Filing Lein on inherited MH

I own a MHP where I evicted the tenant for non payment of rent and she surrendered the MH for overdue rent. Turns out that she didn’t own the MH. Her husband died 2 years ago and someone was to sign over the title to him, however that person died last year. I now have to locate the son who inherited the MH, but wanted to know if I have legal ground to place a lein on it, since its been in the MHP for over 10 years and rent owed? Would I go to DMV to place Notice of Lein? I wanted to check her first before deciding on an attorney.

It is not clear what are trying to achieve and why you would want to put a lien on the home. I assume that your objective is that you would prefer to own the home. If that is the case, you follow the abandoned home process, but you do not need to file a lien for that. Check the laws and ordinances for abandoned property in your state, which are usually published online.

If you cannot find it, either higher an attorney or contact somebody who specializes in obtaining titles for abandoned vehicles.

I’m trying to locate the heir who was friends of the family to see if he will still proceed with his father’s wishes, but wanted to put a lein on it should he decide to sell or move it and I’ve lost out on the rent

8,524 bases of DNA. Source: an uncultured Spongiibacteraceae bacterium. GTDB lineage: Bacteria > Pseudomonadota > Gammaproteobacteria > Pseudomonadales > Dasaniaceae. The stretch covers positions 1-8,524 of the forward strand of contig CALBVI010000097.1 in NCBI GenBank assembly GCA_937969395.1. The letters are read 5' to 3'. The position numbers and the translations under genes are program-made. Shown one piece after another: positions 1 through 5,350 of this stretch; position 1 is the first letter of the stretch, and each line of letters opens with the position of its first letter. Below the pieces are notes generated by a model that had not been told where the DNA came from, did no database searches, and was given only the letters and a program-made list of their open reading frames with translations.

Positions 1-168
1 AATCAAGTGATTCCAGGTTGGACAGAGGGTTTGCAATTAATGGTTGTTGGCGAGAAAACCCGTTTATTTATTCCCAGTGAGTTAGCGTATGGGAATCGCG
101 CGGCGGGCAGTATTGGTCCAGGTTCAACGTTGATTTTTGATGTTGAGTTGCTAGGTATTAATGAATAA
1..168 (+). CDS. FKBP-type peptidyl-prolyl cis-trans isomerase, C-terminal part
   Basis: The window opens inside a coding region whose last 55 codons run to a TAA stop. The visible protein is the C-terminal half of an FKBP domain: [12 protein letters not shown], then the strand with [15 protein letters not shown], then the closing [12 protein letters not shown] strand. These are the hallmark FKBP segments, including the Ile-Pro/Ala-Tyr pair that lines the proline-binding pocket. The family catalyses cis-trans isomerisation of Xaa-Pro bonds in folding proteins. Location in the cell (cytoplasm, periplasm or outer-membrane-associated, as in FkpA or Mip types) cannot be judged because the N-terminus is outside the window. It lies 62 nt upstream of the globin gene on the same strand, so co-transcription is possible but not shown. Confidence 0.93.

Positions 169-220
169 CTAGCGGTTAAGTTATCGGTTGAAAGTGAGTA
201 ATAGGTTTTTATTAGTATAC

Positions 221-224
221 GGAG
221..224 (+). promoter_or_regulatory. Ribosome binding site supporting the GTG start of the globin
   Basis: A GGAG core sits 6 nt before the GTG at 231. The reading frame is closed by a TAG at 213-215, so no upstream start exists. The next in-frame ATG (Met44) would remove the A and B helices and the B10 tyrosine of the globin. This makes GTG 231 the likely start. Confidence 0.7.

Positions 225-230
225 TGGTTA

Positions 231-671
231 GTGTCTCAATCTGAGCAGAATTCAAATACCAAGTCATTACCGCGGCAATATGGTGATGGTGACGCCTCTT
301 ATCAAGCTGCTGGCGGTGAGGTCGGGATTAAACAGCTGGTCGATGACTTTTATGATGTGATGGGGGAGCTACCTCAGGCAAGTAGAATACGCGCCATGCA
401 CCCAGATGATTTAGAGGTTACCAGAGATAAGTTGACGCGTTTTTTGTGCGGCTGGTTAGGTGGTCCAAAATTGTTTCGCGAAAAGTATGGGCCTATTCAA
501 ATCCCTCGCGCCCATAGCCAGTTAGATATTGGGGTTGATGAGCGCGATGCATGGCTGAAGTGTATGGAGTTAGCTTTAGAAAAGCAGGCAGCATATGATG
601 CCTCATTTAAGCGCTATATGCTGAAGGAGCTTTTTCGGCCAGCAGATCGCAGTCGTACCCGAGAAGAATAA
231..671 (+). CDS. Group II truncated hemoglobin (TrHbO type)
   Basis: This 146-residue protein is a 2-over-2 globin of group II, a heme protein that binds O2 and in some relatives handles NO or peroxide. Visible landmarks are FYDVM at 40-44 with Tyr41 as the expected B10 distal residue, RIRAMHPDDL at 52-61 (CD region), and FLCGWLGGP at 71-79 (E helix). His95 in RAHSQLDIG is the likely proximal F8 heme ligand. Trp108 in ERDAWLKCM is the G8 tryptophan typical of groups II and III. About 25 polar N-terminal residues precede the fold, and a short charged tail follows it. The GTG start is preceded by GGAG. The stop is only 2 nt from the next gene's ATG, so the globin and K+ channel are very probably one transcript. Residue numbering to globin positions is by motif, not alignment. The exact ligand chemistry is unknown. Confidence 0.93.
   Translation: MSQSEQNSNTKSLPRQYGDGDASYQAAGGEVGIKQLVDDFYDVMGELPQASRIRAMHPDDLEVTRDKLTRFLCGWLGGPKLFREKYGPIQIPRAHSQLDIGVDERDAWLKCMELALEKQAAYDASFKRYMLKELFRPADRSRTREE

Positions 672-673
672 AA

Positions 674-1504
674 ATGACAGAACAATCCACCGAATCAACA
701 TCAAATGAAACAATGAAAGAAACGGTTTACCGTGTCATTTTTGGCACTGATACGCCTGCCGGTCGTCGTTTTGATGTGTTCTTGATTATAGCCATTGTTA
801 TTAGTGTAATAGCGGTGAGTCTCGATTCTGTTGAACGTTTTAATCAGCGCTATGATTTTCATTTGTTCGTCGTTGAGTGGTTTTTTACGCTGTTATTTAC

Ok, you are undertaking a route that is in your personal interest, but opposite of business interests. If somebody abandoned a home on most owners’ land, I do not think they would consider the deceased homeowner’s wishes - in fact they would have no knowledge of that. They would simply move forward with the abandoned home title process.

There are processes to file mechanics liens or innkeepers lines depending on state, but again, these are intermediate steps for the pursuit of taking title to the abandoned property.

If you want to file a lien that would prevent a title transfer, you would have to file the lien when the title is filed.

I suppose you could take title to the home in an abandoned title process, then transfer the title back to the deceased owner and file a lien on it in the process but that seems to be a very odd route to take.

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